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2014 Team Previews: Milwaukee Brewers

What are the prospects for the 2014 Brewers?

Miller Park, home of the Milwaukee Brewers
Miller Park, home of the Milwaukee Brewers
Jared Wickerham

Intentional or not, there are several development paths baseball teams find themselves on. Some like the Red Sox and Cardinals are ready to win as constructed. Other are works in progress ready to blossom, such as the Cubs (hopefully) or the Royals. Still others can be in flux and difficult to pinpoint like the Astros or Marlins. Or they could be the Brewers and defy description.

2013 Season in Review

The Brewers had reason for optimism as 2013 opened. After making the playoffs in 2011, they lost Prince Fielder in free agency to the Tigers and still managed a winning record in 2012. They expected solid pitching from Yovani Gallardo and new additions Kyle Lohse and Wily Peralta, but lost first baseman Corey Hart to injury before the season began. They tried to replace Hart with the old "let's use two light-hitting past-their-prime shortstops" approach. The platoon of Yuniesky Betancourt, Alex Gonzalez and Juan Francisco combined to rank 30th in hits and OPS among first basemen. It was a harbinger of a less-than-successful season that saw real improvements by Jean Segura and Carlos Gomez along with the continuing development of Jonathan Lucroy, but it wasn't enough as they finished 74-88, fourth in the NL Central.

Key Offseason Acquisitions

Clearly the first base situation had to be addressed as Gonzalez was jettisoned during 2013 and Betancourt not retained. After letting Hart sign with Seattle, they're attempting another one-two-three punch with Mark Reynolds, Lyle Overbay and Francisco. This chart compares the production of the 2013 Brewers first basemen with their replacement's projections:

2013 Offense Defense fWAR $Value
Yuniesky Betancourt -21.5 -7.5 -1.8 ($9.00)
Juan Francisco -3.5 -16.5 -0.9 ($4.60)
Alex Gonzalez -10.8 -2.7 -1.1 ($5.30)
2014 Offense Defense WAR Dollars
Mark Reynolds 0.2 -0.5 0.0
Lyle Overbay -0.4 -0.4 0.0
Juan Francisco
-2.4 -11.0 0.0

I can see the marketing poster already--"They can't be worse!"--a true rallying cry if ever there was one. Anything improving a combined fWAR of -3.9 is better, but this solution significantly debases the meaning of "solution." And "better." And "improving."

The other key acquisition was Matt Garza, signed for $50 million through 2017 with a 2018 option. This is the second time the Angels have helped the Brewers in less than two years:

  1. Trading Jean Segura and two other players for 3-month rental Zack Greinke at the 2012 trade deadline
  2. Garza not looking at the Angels offer this past offseason because he was on vacation

Garza is 30 and on his fifth team--four other teams had multiyear looks at him and passed. With the premium placed on quality pitching, it's possible the baggage Garza brings exceeds the value he delivers, and he's reached the point in his career where promise has to translate into production.

One to Watch

Khris Davis is slotted to play left field. Baseball Prospectus PECOTA projections have him with 20 home runs, 65 RBIs and batting around .260, and if he can do that he'll add production to a lineup that needs it. If he can't, the Brewers will have a hole in right field with little available. They traded Norichika Aoki with the expectation that not only would Davis be ready, but that Ryan Braun would be able to successfully switch to right. Braun wasn't exactly a good fielding left fielder, so this move is by no means guaranteed.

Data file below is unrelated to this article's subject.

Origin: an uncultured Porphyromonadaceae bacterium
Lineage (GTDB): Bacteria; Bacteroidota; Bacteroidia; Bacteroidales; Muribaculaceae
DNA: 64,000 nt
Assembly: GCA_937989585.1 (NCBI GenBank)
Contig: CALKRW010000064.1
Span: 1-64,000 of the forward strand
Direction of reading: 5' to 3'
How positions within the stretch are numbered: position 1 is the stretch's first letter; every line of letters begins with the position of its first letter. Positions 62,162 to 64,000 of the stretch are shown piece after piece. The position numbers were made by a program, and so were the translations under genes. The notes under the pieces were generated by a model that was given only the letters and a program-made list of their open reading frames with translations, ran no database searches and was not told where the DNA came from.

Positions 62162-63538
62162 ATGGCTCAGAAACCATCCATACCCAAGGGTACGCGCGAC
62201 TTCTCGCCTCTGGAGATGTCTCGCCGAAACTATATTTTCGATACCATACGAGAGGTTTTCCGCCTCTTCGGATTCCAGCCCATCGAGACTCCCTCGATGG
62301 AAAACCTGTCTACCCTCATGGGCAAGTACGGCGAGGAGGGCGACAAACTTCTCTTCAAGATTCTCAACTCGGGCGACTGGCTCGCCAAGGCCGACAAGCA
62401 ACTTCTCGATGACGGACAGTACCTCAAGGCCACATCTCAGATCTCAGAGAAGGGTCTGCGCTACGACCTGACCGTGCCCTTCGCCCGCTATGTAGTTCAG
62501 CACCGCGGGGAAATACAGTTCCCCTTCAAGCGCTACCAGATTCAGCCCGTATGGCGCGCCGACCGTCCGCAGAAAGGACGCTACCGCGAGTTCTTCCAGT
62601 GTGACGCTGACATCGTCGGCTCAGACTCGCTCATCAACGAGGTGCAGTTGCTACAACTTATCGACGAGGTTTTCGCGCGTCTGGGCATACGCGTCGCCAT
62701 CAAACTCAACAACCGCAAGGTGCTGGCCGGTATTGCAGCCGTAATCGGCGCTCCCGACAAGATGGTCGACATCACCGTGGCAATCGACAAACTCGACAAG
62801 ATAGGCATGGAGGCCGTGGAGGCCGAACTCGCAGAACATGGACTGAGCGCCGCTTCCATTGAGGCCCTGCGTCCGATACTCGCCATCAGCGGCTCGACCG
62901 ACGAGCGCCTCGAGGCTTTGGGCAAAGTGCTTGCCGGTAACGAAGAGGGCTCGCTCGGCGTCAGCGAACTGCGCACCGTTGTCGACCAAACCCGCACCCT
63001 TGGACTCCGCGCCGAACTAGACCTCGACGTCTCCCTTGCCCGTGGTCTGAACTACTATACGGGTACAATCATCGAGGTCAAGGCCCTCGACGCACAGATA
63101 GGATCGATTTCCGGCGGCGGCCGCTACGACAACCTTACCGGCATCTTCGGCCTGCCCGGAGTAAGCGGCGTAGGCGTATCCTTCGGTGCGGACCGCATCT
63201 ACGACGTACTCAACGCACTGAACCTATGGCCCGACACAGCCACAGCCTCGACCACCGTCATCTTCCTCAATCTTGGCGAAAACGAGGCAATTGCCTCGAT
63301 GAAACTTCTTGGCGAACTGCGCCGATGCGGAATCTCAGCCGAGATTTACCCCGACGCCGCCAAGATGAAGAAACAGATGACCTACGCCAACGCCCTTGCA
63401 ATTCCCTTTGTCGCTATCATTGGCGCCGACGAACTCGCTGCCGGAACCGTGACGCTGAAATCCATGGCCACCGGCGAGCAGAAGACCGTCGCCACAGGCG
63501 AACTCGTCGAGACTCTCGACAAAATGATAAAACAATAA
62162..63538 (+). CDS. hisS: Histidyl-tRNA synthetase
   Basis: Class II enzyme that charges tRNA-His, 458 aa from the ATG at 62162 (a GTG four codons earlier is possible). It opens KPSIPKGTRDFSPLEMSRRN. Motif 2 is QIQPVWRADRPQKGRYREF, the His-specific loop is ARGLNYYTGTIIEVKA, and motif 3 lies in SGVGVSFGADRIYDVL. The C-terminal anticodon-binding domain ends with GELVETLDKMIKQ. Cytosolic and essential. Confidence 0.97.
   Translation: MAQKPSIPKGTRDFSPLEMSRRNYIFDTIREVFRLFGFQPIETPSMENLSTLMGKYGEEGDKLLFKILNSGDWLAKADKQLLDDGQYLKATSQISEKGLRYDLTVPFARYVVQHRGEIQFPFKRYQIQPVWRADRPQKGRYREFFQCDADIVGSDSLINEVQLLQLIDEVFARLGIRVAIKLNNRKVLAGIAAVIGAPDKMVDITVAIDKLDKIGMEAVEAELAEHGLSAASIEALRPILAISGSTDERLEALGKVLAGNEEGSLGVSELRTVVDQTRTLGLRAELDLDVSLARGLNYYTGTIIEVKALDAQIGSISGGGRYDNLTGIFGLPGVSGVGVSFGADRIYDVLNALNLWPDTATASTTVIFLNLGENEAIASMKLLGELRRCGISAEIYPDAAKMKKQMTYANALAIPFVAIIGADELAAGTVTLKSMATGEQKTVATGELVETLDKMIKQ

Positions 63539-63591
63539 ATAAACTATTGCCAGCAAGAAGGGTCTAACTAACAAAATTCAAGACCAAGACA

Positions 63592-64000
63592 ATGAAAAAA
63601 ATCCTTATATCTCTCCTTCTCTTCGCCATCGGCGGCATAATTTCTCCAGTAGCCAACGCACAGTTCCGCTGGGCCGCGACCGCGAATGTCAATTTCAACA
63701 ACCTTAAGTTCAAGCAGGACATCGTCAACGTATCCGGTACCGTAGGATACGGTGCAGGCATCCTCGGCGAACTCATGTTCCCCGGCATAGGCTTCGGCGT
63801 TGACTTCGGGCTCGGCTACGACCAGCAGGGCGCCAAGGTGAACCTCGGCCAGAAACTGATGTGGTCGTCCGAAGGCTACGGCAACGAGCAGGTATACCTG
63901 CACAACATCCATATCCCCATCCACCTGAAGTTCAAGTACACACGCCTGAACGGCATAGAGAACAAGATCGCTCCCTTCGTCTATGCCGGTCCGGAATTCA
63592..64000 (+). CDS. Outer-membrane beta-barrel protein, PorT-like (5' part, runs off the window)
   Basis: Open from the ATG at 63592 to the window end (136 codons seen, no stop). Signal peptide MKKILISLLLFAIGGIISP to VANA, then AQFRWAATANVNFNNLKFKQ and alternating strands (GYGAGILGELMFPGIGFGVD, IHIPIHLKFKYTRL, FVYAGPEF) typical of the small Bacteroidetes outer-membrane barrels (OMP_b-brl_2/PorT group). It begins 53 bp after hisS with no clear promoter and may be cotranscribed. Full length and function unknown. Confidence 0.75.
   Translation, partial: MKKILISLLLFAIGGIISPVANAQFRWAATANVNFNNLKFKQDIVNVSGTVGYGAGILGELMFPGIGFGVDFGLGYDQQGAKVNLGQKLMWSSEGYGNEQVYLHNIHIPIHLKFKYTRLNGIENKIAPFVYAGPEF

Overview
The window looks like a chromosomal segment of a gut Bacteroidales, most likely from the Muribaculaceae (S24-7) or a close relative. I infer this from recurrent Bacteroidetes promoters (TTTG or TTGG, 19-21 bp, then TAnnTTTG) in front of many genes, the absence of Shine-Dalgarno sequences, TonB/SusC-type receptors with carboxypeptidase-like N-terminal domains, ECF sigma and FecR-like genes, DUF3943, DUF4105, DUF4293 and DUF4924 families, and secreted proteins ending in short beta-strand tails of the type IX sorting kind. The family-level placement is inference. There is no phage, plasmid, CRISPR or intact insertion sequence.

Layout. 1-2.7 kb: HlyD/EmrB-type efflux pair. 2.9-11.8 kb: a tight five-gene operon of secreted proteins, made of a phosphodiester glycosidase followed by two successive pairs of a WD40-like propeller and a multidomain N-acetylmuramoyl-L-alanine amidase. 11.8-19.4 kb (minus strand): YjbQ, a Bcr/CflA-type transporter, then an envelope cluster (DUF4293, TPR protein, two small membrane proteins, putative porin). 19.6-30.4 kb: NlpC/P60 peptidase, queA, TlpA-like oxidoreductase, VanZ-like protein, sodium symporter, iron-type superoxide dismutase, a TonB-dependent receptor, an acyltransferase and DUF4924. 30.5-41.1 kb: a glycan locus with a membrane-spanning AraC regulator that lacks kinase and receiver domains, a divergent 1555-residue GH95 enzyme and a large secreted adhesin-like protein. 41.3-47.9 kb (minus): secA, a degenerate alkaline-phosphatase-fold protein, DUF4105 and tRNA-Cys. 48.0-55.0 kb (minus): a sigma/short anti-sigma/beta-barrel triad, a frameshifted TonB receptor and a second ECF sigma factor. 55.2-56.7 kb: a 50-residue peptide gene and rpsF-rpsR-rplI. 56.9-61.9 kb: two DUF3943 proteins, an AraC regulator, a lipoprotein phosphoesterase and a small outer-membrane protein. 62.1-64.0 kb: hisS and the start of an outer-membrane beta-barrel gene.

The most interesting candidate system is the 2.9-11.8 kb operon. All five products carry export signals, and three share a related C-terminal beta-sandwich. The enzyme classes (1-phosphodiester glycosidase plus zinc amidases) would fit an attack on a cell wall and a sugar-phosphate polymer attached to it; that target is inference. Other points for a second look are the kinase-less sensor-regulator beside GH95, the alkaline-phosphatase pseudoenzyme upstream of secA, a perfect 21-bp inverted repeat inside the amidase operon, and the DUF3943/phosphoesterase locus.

Brewers by the Numbers: 30

30 is the rank the Brewers were given in the Baseball Prospectus Under-25 rankings (available to BP subscribers only), so when a team is running out a lineup filled with 30+ players like Reynolds, Overbay and Ramirez it's important to know who's in the wings. According to BP, not much, as they have exactly zero prospects listed in BP's Top 101 Prospects.

30 is also the rank of the number of pitches Brewers hitters saw in 2013. They saw 22,583 pitches, compared to league leader Boston (25,668). This was partially due to fewer plate appearances (6,394 to 6,085) but also selectivity at the plate, as they were also 30th in pitches seen per plate appearance. To place this number in perspective, the 3,000 extra pitches the Red Sox saw were the equivalent of around 20 full games of pitches. A hat tip to fellow Beyond the Box Score contributor Ryan Morrison for noting this in a post last month.

2014 Team Outlook

My wife is from Wisconsin, our older daughter went to college 20 miles north of Milwaukee and we've attended Brewers games with her. It's a good time--ample parking, modern stadium, a tailgating tradition and sausage races! Bernie Brewer will probably go down the slide after a home run 150-160 times, and between June 25th and July 6th you can make a side trip to Summerfest and catch a show (Bruno Mars! Lady Gaga! Paramore with Fall Out Boy! Maybe even someone good!).

Unfortunately, I suspect the atmosphere will be the highlight of 2014. It's not written in stone, since any team with decent pitching has a chance at making an expanded playoff slate, and if it all comes together with Lucroy, Davis, Gomez, Segura and Braun, and if Ramirez can return to 2012 form, it can happen. But that's a lot of "ifs," no matter how good they've looked in spring training. They have no left-handed starters and a pretty thin bench if any of these players are injured. Baseball Prospectus projects them with 80 wins, and if they can make it to 85-87 wins they'll be in the hunt for the wild card. It can happen, it just probably won't.


Data is from, FanGraphs and Baseball Prospectus.

Follow Scott on Twitter @ScottLindholm.